(for Orhan Pamuk)
Ships are dozing on the Bosphorus,
seduced by an unbroken tide-line.
A Dervish shivers on the mezzanine
of a crumbling apartment block and listens
sleeplessly to public transport, car stereos,
the cumulative noise of reincarnation.
Clutching as the coarse stage falls away
and sends me sprawling in my studio,
I dream of museums and family portraits.
A pendant of Westernised moonlight
strays through clouded panes and into
a cypress lined cemetery,
delicately making for oblivion.
Some result for the suicidal ex-girlfriend,
her eyes reflected snowstorms and dried up fountains,
my Great Grandfather who lost
an eye in Gallipoli. His freshly flagrant socket
mustered only the relic of an all-night battle.
I am an expert on dead-end myth, frostbite,
enforced barbarity and dressing wounds with bitumen.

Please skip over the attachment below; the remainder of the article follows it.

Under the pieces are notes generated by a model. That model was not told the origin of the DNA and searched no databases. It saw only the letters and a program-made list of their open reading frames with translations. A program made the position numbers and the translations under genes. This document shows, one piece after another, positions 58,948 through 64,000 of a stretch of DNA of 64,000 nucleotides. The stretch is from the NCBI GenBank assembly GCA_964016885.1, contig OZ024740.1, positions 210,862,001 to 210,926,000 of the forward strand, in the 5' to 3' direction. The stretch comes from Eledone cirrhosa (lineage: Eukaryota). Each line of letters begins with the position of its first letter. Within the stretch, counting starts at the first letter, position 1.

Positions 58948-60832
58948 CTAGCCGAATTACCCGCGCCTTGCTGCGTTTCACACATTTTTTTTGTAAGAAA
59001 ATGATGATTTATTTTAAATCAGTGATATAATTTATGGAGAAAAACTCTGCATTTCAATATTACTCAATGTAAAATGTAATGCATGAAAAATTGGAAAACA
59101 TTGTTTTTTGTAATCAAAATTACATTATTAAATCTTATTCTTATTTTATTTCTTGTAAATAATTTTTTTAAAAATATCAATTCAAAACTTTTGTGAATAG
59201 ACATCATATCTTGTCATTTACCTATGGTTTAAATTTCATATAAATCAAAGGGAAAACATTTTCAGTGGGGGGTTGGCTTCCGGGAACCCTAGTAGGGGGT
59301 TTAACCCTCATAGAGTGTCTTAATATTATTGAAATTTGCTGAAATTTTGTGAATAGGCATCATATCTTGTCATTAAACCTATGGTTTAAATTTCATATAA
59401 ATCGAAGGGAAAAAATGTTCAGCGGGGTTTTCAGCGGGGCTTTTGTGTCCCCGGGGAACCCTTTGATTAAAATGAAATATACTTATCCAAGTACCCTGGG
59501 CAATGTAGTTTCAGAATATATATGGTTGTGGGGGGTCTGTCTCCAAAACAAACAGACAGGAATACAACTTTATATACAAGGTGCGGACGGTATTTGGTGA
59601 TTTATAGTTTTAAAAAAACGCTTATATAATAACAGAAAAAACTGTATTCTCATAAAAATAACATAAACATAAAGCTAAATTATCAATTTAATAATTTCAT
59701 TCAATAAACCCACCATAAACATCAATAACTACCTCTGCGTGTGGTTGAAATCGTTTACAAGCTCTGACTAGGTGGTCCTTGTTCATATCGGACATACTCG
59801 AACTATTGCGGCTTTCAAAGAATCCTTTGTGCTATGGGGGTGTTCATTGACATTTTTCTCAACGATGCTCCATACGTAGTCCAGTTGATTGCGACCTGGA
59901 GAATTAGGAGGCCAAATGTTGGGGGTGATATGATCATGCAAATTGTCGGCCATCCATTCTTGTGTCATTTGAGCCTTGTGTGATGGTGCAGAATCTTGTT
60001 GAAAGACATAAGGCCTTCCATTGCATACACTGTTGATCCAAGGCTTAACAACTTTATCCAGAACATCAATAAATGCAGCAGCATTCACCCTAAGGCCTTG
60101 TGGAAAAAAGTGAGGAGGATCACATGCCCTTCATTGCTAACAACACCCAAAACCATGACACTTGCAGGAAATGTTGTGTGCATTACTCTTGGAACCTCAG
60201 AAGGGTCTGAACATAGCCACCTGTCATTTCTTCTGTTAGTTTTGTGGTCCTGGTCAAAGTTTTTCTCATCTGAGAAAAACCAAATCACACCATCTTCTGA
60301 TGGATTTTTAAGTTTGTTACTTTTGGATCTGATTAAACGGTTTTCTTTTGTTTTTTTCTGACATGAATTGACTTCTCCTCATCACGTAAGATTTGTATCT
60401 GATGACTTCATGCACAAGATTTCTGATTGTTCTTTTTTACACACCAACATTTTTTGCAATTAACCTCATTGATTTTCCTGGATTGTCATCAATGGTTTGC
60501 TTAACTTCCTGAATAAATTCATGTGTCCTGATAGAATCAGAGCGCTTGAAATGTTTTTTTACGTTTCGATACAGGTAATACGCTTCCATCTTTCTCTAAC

My erratic itinerary endorses
acts of vandalism, taking into account
a bread knife for hacking at the ensign.
A long time since the last paradox scattered stones
and stars. I have almost reached the point of speech.
Retired heads of state reproach
the appropriated voice that hates them anyway.
The metropolis stares over cupolas,
switching inflection on a Siberian wind.
Patiently I have proved my love with words,
roved avenues, while an old woman
talked to herself in the infinite space
of a sex cinema, about miniaturists,
mannequins, barbers and Cadillacs.
She has been forgotten like a childhood illness,
a birth mark or phone call,
and anchored beyond recognition.
You could almost call it self-reflection,
this banging of heads, this past in which the hüzün-
filled God does or does not exist.
Simon Haworth is a poet who has studied for a PhD in Creative Writing at The University of Manchester where he also teaches English literature. The Nightwatch previously appeared in The Wolf Magazine No. 17, Spring 2008.